Tuesday, February 11, 2020


We see what we expect to see.  There are lots of psychology experiments that play off this reality.  The famous gorilla suit guy waltzing through the basketball players is particularly dramatic.  I’ve been reading and watching discussions in the world of neuroscience and cognition.  We are engaged in a “learning by doing” exercise as we recreate Notre Dame.  The “embodied mind” and “predictive cognition” are academic variations on this theme.  We understand the world by acting upon it.  We act by predicting what will happen when we do X, noting any prediction errors and adjusting our actions accordingly.  

All our ideas are metaphors deriving from the ways our bodies interact with the world.  I am “falling behind” with my blog posts.  This weekend, Francois shared images from a book he had acquired.  It’s full of drawings of Notre Dame, but it’s not altogether clear who made the drawings and how accurate they are.  This is discussed in the foreword of the book.  Certainly, there are many discrepancies between the drawings and the cathedral as it was a year ago.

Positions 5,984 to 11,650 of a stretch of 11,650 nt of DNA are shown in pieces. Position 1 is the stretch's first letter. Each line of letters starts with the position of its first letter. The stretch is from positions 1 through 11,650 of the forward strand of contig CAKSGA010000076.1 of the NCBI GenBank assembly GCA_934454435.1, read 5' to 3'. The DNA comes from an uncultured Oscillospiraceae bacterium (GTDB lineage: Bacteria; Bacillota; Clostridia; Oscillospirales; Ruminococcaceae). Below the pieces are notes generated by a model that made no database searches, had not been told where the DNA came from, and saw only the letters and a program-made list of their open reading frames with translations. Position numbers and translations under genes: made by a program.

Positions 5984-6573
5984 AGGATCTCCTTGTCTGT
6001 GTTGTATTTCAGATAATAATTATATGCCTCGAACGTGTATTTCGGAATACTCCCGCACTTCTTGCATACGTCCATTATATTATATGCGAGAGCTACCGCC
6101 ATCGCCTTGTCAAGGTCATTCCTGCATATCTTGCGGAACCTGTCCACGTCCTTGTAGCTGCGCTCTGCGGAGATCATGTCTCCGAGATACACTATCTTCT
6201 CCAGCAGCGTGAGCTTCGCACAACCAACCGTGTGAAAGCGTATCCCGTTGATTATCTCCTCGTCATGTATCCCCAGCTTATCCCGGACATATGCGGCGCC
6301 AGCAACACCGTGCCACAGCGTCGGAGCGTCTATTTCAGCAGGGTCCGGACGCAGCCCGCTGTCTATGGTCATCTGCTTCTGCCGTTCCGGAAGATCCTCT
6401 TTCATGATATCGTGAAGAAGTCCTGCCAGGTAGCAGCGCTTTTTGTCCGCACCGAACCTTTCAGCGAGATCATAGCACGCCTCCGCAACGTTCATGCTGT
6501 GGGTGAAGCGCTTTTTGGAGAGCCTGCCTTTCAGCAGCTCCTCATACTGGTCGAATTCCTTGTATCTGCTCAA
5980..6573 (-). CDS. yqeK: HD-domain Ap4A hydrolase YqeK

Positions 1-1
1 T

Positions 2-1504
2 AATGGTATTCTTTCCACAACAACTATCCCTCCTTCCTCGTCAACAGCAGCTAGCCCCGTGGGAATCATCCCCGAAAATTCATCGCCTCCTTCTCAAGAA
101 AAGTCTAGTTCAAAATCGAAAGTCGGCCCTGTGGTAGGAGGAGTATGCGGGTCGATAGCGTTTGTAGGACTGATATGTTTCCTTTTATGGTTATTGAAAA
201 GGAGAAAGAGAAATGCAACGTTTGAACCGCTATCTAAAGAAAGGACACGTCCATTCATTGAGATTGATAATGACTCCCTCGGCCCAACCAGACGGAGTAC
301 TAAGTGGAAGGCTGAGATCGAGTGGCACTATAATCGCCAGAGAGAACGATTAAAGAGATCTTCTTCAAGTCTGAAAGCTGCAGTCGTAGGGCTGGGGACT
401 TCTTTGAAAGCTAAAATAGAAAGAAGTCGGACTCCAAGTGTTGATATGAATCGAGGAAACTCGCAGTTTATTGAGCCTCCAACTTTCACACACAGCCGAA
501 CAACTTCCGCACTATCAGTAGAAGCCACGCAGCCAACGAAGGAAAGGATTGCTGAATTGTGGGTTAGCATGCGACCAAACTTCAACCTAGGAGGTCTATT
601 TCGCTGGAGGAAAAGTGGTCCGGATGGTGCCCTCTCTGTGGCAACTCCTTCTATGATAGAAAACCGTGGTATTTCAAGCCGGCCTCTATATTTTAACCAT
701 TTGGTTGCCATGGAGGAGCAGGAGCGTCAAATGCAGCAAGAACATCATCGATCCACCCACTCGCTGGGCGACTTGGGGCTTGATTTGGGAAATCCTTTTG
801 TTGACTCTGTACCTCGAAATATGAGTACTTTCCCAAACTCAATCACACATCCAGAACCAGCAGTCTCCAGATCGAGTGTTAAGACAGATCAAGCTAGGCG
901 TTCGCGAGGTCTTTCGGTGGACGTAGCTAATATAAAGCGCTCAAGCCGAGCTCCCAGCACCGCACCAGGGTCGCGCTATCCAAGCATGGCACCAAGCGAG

Difficult to interpret.
  • Mistakes by the artist?  
  • Changes made to the building by Viollet le Duc and others?  
  • How will we ever know? 

The only way I know is to “do stuff”.  If you want to understand something, try to draw it.  That was my mantra as I was growing up.  We learn by acting upon the world and picking up on anomalies.  

Among the drawings are the two end elevations of the transepts: North and South.  Every time we have set about making a family for these locations, we have quickly discovered that they are quite different.  And yet, at a glance we see them as twins.  This delusion persists despite the discovery of multiple differences.  This weekend I realized that the horizontal elements on the North façade are systematically lower than those on the South.  

There are fascinating little flights of steps leading “nowhere” at the ends of the Triforium galleries where they meet the transepts and turn the corner.  I have looked at these on the TruView site many, many times.  Actually, they don’t go nowhere, one of them leads to an access door.  Maybe they both did, originally.  There are small access doors below the steps in both cases.  

Looking is not seeing.  As soon as I thought about “making” these steps I noticed something new.  There is a zig-zag pattern.  It’s almost as if they are straight versions of the spiral stairs that lead up to the roof.